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Unit Chapters
Genomics
The Human Genome Project
Sequencing a Genome
Finding Genes
Is the Eukaryotic Genome a Vast Junkyard?
The Difference May Lie Not in the Sequence but in the Expression
Determining Gene Function from Sequence Information
The Virtues of Knockouts
Genetic Variation Within Species and SNPs
Identifying and Using SNPs
Practical Applications of Genomics
Examining Gene Expression
Ethics
Epilogue
Proteins & Proteomics
Evolution & Phylogenetics
Microbial Diversity
Emerging Infectious Diseases
HIV & AIDS
Genetics of Development
Cell Biology & Cancer
Human Evolution
Neurobiology
Biology of Sex & Gender
Biodiversity
Genetically Modified Organisms
Sequencing a Genome

Sequencing a genome is an enormous task. It requires not only finding the nucleotide sequence of small pieces of the genome, but also ordering those small pieces together into the whole genome. A useful analogy is a puzzle, where you must first put together the pieces of a smaller puzzle and then assemble those pieces into a much larger picture. Two general strategies have been used in the sequencing of large genomes: clone-based sequencing and whole genome sequencing (Fig. 1).

Figure 1. Sequencing
In clone-based sequencing (also known as hierarchical shotgun sequencing) the first step is mapping. One first constructs a map of the chromosomes, marking them at regular intervals of about 100 kilobases (kb). Then, known segments of the marked chromosomes (which can contain very small fragments of DNA) are cloned in plasmids. One special type of plasmid used for genome sequencing is a BAC (bacterial artificial chromosome), which can contain DNA fragments of about 150 kb. The plasmid's fragments are then further broken into small, random, overlapping fragments of about 0.5 to 1.0 kb. Finally, automated sequencing machines determine the order of each nucleotide of the many small fragments.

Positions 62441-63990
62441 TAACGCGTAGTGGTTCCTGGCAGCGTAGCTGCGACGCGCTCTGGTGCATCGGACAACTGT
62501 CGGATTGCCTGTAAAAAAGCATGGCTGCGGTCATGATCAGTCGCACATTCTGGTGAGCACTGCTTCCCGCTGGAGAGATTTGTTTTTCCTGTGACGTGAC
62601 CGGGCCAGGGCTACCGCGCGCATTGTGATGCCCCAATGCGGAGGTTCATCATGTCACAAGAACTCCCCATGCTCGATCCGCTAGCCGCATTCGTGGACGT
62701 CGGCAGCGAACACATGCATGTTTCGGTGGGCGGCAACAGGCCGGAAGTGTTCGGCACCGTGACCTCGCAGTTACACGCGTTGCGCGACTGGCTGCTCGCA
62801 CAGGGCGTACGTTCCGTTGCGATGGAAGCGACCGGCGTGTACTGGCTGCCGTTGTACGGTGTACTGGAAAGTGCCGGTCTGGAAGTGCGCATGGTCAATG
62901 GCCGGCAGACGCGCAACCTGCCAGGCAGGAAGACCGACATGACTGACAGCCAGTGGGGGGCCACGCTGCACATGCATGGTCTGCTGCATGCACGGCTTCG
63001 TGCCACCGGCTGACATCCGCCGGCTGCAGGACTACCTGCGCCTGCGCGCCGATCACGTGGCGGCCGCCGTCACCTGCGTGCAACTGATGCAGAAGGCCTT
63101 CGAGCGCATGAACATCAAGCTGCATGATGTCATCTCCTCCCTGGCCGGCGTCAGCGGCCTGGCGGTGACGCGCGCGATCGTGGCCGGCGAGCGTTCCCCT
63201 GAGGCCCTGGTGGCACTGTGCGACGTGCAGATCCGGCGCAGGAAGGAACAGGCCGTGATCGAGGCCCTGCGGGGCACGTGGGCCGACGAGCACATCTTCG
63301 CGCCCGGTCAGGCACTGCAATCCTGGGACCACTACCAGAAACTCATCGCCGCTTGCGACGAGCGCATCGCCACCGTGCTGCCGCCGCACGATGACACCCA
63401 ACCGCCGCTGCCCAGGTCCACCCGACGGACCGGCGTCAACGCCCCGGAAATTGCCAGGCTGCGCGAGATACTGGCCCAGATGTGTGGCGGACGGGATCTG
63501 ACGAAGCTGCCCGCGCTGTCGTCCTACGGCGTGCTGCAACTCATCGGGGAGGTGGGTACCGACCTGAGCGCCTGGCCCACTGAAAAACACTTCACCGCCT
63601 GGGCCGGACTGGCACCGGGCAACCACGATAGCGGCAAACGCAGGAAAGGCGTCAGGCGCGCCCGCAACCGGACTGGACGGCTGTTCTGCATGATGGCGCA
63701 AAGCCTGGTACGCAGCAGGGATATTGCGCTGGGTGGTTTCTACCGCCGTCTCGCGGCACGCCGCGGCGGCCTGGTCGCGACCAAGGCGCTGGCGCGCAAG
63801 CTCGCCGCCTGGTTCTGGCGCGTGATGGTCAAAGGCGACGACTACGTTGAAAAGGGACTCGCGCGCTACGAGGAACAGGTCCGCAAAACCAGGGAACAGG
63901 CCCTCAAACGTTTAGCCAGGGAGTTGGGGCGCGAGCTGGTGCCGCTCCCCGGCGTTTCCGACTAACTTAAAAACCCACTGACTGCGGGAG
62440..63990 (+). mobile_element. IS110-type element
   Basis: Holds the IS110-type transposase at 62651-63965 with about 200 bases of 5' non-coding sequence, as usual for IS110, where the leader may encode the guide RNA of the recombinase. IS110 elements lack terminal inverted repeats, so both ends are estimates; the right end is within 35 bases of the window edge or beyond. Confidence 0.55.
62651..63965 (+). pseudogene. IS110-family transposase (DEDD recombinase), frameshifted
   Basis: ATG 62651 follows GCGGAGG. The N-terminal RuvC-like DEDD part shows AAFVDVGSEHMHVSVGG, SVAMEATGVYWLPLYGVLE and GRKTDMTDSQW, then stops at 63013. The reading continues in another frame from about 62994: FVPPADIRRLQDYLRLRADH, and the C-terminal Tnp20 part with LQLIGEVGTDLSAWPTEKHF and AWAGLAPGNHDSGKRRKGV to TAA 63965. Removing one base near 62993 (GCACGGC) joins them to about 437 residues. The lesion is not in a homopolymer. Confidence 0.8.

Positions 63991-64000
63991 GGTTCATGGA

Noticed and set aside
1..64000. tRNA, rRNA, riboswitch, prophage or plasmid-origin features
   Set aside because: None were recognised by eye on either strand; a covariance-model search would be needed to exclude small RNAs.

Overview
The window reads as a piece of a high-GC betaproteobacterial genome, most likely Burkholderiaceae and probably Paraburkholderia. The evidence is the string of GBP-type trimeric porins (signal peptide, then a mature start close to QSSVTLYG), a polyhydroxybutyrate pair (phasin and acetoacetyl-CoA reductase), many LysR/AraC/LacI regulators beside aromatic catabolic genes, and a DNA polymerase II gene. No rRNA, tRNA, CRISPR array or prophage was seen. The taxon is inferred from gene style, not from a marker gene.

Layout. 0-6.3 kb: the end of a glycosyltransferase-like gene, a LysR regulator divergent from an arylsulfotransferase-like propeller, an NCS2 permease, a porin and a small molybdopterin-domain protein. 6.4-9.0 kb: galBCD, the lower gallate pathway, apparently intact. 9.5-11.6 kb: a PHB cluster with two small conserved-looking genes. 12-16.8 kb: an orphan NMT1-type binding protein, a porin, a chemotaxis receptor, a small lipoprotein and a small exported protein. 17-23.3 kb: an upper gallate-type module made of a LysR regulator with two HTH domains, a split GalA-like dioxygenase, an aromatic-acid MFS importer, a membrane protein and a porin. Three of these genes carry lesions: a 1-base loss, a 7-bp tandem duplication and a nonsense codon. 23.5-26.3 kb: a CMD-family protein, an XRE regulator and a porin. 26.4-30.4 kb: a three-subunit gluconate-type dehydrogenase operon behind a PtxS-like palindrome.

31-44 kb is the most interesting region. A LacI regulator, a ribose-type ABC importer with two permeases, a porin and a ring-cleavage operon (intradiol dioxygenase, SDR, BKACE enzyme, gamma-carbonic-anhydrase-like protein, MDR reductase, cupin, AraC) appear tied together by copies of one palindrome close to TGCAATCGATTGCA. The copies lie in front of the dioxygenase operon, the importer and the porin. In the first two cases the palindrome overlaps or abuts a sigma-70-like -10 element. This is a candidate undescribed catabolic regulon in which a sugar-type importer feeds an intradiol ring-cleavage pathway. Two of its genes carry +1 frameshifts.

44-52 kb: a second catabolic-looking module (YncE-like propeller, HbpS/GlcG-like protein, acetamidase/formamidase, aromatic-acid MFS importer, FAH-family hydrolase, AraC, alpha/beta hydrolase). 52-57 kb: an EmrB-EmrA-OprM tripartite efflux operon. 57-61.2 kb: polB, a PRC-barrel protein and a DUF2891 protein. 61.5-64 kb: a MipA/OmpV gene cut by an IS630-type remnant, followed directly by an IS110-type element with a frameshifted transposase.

Data management and analysis are critical parts of the process, as these sequencing machines generate vast amounts of data. As the data are generated, computer programs align and join the sequences of thousands of small fragments. By repeating this process with the thousands of clones that span each chromosome, researchers can determine the sequences of all the larger clones. Once they know the order of all the larger clones, the researchers can join the clones and determine the sequence of each chromosome.

Finding the sequence of the smaller clone fragments is relatively easy. The challenge is assembling all the pieces. The National Human Genome Research Institute (the public consortium headed by Francis Collins) used clone-based sequencing for the human genome. In doing so, they relied heavily on the work of computer scientists to assemble the final sequence.

Whole genome shotgun sequencing skips the mapping step of clone-based sequencing. Instead, it (1) clones millions of the genome's small fragments in plasmids, (2) sequences all of these small overlapping fragments, and then (3) uses computers to find matches and join them together.

Celera Genomics, a private company headed by J. Craig Venter, used this approach to clone the human genome. Although they started much later than the public consortium, Celera completed its draft sequence at about the same time as the consortium; however, it had the advantage of having access to all the consortium's maps.

Genome sequencing projects now generally use some combination of chromosome mapping, and clone-based and whole genome shotgun sequencing of smaller fragments. The technology developed for sequencing the human genome - both in terms of sequencing DNA and in the software and hardware used to assemble the sequences into a genome - has resulted in the rapid sequencing of many other genomes.

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